Identifying Trends, New Ideas, and Service Development
Whatever your service provision, you always get suggestions and service enhancement requests in your feedback - someone ALWAYS wants more than you already provide. Why not see if you develop your services to include requests and suggestions from your clients? When you have identified these areas for development, make a plan for introducing them.
Can you do an online course that will let you provide the services that clients requested? Maybe it's merely a case of adaptation or new equipment.
In a similar vein to checking for suggestions and requests, see what you can do about any negative feedback. Any niggling negatives that come up frequently? Make a big deal of improving or eradicating the situation. Let your clients know that you've fixed the problem, made the change that they've requested.
What can you do to improve the way you do business? Can you add a skill to your repertoire? If there is something that you can learn while your business is on hiatus, that will bring MORE clients back to your door, take the time and opportunity to do it.
While you're checking through your feedback, reviews and customer contacts, you can spot your service trends, your "VIP" customers - those who come back repeatedly, tipping well when they do -, your most popular services, and your most profitable ones, too.
When you identify your slow periods, you can double down on marketing, and schedule in another admin catch-up.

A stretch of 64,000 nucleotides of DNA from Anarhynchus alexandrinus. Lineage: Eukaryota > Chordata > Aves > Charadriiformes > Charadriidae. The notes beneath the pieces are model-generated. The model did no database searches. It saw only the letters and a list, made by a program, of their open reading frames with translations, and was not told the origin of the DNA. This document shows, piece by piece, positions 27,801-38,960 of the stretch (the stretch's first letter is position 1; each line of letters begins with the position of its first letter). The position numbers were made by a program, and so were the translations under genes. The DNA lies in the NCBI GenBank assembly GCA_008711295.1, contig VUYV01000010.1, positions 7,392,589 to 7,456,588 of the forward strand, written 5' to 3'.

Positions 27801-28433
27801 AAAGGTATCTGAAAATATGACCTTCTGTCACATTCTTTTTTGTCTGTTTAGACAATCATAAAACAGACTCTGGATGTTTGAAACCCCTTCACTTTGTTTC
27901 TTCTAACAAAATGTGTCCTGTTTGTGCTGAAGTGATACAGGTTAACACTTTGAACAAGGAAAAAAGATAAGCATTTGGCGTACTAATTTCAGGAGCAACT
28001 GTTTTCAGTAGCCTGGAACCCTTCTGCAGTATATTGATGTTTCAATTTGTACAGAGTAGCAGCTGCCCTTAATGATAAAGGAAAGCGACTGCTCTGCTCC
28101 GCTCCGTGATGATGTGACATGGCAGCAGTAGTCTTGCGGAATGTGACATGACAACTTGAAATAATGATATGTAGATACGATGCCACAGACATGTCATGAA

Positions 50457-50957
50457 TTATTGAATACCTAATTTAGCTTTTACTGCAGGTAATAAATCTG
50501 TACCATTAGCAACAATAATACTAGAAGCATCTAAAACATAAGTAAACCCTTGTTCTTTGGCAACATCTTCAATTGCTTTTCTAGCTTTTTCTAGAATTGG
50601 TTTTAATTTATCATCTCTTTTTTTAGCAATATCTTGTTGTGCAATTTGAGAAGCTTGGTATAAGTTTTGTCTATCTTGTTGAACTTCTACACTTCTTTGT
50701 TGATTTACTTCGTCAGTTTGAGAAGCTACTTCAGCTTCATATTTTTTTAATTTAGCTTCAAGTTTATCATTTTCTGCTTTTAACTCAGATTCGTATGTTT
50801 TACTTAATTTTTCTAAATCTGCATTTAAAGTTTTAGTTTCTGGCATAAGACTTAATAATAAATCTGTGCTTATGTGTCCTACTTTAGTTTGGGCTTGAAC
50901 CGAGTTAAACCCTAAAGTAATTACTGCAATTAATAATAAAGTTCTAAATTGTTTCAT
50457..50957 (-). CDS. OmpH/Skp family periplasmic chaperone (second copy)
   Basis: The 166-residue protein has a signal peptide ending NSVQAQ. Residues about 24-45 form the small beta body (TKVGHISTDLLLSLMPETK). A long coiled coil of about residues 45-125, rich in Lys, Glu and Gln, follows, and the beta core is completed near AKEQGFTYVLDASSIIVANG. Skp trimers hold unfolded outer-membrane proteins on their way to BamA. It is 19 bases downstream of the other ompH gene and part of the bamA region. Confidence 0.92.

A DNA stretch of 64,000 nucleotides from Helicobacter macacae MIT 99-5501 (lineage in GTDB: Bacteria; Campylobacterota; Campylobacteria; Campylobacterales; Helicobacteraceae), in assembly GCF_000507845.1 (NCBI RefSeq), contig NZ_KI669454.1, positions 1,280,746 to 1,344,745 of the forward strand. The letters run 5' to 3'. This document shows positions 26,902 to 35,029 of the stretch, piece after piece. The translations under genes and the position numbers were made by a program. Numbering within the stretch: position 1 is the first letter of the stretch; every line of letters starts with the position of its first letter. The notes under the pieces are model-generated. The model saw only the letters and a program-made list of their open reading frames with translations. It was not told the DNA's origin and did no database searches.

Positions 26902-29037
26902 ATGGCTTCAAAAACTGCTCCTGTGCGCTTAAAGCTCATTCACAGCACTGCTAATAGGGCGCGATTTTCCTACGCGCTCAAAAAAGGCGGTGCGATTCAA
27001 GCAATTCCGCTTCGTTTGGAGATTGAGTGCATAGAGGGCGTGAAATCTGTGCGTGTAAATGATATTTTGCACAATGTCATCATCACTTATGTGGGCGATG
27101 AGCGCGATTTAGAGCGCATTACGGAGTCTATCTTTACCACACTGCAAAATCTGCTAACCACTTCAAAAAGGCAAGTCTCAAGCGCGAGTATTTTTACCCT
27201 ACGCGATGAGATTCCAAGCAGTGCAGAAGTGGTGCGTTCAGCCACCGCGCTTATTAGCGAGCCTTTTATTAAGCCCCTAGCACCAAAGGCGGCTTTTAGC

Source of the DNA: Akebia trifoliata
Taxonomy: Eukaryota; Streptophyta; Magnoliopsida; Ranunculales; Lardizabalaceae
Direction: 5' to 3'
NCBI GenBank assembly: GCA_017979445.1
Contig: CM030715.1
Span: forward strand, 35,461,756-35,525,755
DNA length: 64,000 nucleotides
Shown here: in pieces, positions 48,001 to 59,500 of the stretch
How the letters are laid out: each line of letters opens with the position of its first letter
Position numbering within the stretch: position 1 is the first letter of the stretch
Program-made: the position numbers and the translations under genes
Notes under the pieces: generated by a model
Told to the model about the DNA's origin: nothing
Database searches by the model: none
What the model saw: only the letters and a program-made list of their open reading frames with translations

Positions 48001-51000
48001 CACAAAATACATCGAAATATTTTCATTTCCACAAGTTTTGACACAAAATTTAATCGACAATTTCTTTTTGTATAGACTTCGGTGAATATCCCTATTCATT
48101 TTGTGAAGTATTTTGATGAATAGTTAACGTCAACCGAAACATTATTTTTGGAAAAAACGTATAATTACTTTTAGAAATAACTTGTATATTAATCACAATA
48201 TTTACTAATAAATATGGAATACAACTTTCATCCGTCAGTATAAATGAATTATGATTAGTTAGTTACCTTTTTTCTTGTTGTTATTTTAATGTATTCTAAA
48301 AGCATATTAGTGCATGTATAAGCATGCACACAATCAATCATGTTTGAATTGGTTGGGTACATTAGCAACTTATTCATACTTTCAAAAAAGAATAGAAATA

While you're working through all of your trends, you can also look for ways to expand your business. If you run a spa or salon, could you diversify into making all-natural products? It offers a retail addition to your service business that can weather periods of isolation.
No matter what your business is, you can probably find ways to extend your service provision - even if it is only short term. A barbershop in my hometown is offering video calls where they help you cut your partner's hair...
Don't give up, do what you can
There is so much that you can do to pare down the expenses of a stagnating business. Try to view all of this 'extra' time as an opportunity to reinvest in your company, career, and clients. Take this unexpected and potentially destructive bag of lemons and start a lemonade delivery service. Okay, perhaps not, but you have many options available to you - even if it means changing the direction of your business for a while.